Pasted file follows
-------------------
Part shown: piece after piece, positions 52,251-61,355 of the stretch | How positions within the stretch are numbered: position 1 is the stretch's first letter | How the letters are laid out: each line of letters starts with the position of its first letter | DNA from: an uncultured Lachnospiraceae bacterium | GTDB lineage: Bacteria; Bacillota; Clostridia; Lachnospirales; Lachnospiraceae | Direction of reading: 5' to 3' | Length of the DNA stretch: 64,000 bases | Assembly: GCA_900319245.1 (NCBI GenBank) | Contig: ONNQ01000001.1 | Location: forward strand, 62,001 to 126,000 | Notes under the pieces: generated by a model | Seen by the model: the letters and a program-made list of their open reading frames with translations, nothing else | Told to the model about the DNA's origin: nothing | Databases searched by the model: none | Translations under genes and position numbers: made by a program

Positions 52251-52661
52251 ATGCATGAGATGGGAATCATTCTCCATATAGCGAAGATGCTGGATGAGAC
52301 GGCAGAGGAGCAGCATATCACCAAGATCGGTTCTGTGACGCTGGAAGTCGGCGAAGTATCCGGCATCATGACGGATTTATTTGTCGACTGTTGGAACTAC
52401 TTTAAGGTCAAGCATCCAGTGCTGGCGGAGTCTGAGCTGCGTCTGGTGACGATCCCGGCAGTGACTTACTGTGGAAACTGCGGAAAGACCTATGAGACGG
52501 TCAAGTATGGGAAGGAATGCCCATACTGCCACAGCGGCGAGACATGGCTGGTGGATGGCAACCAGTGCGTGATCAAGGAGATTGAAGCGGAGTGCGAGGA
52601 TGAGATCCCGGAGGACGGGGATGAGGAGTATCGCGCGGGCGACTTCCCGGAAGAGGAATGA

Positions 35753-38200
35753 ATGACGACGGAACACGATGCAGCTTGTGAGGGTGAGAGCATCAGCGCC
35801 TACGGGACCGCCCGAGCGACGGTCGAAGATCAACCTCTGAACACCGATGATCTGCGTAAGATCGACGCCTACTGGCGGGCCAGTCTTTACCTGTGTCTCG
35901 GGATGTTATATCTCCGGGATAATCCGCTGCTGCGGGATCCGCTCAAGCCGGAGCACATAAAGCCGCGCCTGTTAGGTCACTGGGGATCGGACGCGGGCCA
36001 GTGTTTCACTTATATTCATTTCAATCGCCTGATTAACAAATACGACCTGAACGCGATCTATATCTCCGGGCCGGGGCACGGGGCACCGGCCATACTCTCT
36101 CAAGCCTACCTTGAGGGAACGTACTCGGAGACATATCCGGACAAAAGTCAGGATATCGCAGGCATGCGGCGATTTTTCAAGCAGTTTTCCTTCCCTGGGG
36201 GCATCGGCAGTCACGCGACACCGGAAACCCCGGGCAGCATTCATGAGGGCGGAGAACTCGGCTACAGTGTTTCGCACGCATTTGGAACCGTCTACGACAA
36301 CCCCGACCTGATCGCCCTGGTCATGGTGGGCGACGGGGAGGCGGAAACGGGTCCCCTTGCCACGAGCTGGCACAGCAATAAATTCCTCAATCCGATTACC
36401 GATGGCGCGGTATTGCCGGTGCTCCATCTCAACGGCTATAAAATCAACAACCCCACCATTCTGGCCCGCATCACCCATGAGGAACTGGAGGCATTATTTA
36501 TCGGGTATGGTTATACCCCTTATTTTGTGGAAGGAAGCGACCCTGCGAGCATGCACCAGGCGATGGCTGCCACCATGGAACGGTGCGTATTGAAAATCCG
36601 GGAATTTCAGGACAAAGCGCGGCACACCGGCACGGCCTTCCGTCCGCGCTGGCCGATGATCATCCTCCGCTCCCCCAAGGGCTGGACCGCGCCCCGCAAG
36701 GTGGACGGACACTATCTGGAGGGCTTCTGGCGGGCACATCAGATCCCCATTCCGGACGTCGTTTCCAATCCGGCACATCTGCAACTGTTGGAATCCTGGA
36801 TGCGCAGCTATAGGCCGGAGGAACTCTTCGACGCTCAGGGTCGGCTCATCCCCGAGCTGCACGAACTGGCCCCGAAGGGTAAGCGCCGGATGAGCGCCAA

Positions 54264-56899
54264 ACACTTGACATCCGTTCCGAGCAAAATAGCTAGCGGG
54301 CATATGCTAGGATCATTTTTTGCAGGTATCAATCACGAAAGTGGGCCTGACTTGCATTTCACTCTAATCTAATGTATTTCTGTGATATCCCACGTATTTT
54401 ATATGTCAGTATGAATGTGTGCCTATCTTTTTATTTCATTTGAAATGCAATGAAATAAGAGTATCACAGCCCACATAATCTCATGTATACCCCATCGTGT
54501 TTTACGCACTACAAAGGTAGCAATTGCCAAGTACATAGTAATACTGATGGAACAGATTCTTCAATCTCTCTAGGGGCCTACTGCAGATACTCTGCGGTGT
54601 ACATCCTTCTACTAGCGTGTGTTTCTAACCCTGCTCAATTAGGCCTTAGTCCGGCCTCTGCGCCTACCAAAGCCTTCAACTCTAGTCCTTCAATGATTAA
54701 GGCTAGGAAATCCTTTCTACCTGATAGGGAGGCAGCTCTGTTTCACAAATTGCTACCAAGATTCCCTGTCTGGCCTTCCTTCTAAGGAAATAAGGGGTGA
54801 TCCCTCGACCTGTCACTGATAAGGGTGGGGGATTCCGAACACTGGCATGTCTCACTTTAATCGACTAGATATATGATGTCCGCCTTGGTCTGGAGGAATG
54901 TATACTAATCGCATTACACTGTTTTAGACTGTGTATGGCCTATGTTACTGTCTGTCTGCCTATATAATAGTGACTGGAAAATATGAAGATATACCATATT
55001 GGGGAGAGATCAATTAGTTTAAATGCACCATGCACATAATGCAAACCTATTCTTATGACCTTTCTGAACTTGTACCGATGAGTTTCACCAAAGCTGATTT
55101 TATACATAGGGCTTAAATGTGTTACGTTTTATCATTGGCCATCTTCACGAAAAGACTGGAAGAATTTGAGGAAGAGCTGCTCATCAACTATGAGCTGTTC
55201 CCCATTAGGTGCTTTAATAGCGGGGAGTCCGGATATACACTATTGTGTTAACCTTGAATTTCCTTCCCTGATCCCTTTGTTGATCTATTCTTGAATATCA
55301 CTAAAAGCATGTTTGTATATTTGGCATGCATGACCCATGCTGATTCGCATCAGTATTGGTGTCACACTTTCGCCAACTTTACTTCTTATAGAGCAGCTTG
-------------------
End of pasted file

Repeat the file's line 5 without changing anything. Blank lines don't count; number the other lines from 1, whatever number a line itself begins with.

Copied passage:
52401 TTTAAGGTCAAGCATCCAGTGCTGGCGGAGTCTGAGCTGCGTCTGGTGACGATCCCGGCAGTGACTTACTGTGGAAACTGCGGAAAGACCTATGAGACGG